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Debt-Free Deals with "Free Debt" – Practical Solutions for Sellers with PPP Loans in M&A

The majority of middle-market M&A has followed a similar structure for quite some time: while ensuring normalized working capital, the seller sweeps “Cash” and pays off all “Debt” at closing. The nuance, of course, lies in the definitions of “Cash” and “Debt.” “Cash” is usually a straightforward definition and excludes restricted cash, as well as checks and wires in transit. On the other hand, the definition of “Debt” usually takes up one-half to three-quarters of a page and, with limited exception, occupies a good portion of a deal’s issues lists and negotiations. Treatment of deferred revenue, capital leases, accrued bonuses, and a myriad of other debt and “debt-like” instruments are inevitably fought over throughout the deal. However, the portion of the “Debt” definition that was not controversial and did not garner much attention, until recently, was the provision that covered borrowed money from banks. The lawyers, bankers, and principals all agreed that “debt-free” meant the bank loan would be paid off at closing. Unfortunately, the treatment of PPP loans at closing has complicated that once simple construct.

At the risk of stating the obvious, PPP loans create several uncertainties for those trying to close deals before the PPP loan has been forgiven:

  • is a change of control of the seller a default under the PPP loan docs (the answer is usually yes);
  • will the bank be willing to consent to the change of control (the answer is decidedly maybe, but collateral will likely be required by the bank to even start the conversations);
  • will the buyer be willing to bear any risk or exposure with respect to the PPP loan (does the seller have a patented vaccine for COVID-19?).

Of course, there are other logistical and drafting issues that will need to be addressed, but if the target closing date is prior to the PPP forgiveness, counsel for both sides will need to solve for these issues. And, absent significant negotiating leverage, as a threshold matter the seller should be prepared to stand behind any risk that the PPP loan will not be forgiven.

With that in mind, the seller and its advisors should consider the following steps at the outset of any M&A process:

  • if the company is being sold in an auction process, the lawyers, bankers, and principals for the seller should consider adding a question in the appropriate process letter about how the buyer intends to treat the PPP loan;
  • if the sale is not a part of an auction, the lawyers, bankers and principals for the seller should raise the treatment of the PPP loan with the prospective buyer as early as possible in the process (in addition to the obvious reasons, there is a significant benefit to both sides socializing this with their respective banks and financing sources (see the next bullets));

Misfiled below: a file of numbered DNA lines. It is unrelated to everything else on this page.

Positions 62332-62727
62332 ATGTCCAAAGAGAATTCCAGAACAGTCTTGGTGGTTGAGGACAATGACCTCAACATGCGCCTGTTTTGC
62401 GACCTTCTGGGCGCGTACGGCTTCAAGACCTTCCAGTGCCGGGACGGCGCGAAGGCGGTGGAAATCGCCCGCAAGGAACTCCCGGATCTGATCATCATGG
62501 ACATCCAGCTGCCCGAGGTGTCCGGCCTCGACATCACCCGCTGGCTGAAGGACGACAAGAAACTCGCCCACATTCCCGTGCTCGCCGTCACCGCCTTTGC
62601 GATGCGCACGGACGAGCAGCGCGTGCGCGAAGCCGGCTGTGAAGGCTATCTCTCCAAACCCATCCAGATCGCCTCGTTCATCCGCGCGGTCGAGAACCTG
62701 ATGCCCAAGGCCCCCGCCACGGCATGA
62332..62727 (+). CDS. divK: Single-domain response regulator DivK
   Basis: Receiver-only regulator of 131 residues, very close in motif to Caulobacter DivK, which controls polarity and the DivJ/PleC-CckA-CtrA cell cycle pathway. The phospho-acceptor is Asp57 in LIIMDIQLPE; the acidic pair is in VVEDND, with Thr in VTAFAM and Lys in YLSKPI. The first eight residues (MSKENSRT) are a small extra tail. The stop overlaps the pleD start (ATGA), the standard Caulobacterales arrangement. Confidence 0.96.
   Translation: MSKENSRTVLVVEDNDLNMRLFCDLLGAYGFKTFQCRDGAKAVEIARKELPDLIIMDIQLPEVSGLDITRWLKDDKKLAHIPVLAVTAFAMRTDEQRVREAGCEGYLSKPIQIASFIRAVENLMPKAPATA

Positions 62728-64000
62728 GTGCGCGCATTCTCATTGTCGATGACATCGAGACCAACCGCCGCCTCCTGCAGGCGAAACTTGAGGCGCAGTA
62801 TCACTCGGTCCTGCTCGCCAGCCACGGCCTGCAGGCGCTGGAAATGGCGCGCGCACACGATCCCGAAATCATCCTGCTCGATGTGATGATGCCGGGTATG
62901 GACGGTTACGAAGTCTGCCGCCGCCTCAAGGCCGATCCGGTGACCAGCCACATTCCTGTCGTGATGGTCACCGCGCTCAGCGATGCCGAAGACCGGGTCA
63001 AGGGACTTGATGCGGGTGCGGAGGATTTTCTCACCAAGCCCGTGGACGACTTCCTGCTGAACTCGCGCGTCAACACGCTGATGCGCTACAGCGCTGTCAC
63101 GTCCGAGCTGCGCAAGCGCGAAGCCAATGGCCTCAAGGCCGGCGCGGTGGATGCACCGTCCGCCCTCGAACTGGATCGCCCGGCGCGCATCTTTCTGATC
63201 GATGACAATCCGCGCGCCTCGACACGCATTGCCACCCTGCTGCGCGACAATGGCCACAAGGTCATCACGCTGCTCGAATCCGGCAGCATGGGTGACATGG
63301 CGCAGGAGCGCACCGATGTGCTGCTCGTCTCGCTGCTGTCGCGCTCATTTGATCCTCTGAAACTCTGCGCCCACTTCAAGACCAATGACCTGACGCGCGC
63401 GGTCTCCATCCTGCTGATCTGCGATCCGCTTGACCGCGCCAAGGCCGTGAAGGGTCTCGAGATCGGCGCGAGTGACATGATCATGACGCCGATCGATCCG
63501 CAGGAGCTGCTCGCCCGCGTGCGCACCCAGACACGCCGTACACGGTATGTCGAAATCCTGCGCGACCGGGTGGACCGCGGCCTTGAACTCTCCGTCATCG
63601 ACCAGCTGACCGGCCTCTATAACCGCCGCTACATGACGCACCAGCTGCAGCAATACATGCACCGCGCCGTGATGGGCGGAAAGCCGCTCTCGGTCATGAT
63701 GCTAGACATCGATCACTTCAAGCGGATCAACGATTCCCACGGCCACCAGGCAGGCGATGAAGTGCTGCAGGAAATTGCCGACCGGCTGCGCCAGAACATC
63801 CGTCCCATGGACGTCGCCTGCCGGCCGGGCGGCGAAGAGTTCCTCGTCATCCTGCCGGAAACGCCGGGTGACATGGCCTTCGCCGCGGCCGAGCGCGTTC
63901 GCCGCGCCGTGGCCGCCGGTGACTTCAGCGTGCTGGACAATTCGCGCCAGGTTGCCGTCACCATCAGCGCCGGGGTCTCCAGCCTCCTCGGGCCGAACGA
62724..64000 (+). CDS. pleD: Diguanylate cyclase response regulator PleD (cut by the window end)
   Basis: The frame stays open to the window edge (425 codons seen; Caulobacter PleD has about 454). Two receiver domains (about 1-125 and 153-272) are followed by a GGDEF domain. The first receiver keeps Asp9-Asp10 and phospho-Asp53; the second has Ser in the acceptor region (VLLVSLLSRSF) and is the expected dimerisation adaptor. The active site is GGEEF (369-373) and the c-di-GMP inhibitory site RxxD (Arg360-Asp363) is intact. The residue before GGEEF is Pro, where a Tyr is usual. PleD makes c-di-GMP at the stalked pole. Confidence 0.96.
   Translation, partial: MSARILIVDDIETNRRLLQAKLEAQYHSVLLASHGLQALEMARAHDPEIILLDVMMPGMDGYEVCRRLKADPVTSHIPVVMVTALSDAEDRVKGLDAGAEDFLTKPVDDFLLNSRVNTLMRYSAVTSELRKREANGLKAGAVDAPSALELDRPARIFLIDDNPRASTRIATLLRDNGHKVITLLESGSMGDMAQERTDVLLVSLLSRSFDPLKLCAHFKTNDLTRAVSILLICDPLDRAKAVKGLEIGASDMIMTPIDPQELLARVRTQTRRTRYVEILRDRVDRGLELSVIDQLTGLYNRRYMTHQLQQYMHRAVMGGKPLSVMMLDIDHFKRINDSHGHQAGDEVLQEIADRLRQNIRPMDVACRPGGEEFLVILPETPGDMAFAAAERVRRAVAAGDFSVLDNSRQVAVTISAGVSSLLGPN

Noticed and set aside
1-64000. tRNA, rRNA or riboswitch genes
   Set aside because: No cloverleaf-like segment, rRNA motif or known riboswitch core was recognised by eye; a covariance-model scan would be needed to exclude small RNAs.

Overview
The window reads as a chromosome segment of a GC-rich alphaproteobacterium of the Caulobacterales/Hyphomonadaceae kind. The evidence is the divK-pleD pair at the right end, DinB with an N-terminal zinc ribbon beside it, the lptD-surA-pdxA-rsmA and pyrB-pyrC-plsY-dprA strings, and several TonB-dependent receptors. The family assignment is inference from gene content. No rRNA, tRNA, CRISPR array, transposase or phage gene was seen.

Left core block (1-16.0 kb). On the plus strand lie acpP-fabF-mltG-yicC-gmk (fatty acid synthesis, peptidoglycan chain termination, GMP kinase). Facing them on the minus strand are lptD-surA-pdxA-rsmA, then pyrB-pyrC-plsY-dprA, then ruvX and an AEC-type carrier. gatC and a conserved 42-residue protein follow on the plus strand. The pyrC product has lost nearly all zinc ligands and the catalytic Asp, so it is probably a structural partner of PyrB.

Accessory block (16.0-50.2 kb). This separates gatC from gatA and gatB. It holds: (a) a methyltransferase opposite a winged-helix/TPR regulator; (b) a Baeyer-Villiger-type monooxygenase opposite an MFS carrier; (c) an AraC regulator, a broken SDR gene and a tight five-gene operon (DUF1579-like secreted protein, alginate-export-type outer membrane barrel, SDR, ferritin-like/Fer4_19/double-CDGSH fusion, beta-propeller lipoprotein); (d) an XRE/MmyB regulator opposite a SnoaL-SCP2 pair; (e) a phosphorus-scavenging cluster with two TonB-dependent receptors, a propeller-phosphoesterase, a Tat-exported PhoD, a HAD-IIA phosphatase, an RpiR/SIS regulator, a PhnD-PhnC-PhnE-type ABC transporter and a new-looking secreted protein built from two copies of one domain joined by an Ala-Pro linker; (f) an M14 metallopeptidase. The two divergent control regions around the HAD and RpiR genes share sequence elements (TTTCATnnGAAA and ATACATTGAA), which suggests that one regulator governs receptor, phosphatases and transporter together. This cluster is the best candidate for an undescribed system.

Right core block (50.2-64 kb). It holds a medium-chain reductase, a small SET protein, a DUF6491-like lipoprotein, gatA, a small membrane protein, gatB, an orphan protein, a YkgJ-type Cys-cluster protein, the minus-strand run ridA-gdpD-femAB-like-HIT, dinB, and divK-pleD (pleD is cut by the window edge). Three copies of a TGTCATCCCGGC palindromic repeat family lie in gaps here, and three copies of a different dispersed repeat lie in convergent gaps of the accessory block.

• the appropriate executive with the seller should talk with the bank as soon as possible to figure out what requirements the bank will mandate in order to consent to a change of control (as noted above, the seller should assume that a cash collateral account equal to the face amount of the PPP loan will be required in order for the bank to be willing to come to the table); assuming a bank is willing to consent to the transaction, the seller’s chances will be significantly better if the bank does not feel pressured to make a quick decision;
  • to the extent the buyer is borrowing funds for the acquisition (or otherwise has a credit facility in place), the seller should push for the buyer to engage in early discussions to ensure that the buyer’s financing sources and/or the buyer’s credit facility will accept one or all of the foregoing approaches.

Additionally, counsel for both parties should consider the following risk allocation measures:

  • a line item indemnity for losses related to the PPP loan;
  • a separate escrow for losses related to the PPP loan (note that such an escrow may not be necessary if the cash collateral account mentioned above is put into place);
  • tying the release of the working capital escrow to the forgiveness of the PPP loan.

Finally, to the extent there are excess funds from the PPP loan still available prior to closing, the seller should consider whether such funds should be paid back to the bank (thereby reducing the amount of post-closing exposure) or used for appropriate pre-closing payments to employees.

This publication is designed to provide general information on pertinent legal topics. The statements made are provided for educational purposes only. They do not constitute legal or financial advice nor do they necessarily reflect the views of Holland & Hart LLP or any of its attorneys other than the author(s). This publication is not intended to create an attorney-client relationship between you and Holland & Hart LLP. Substantive changes in the law subsequent to the date of this publication might affect the analysis or commentary. Similarly, the analysis may differ depending on the jurisdiction or circumstances. If you have specific questions as to the application of the law to your activities, you should seek the advice of your legal counsel.


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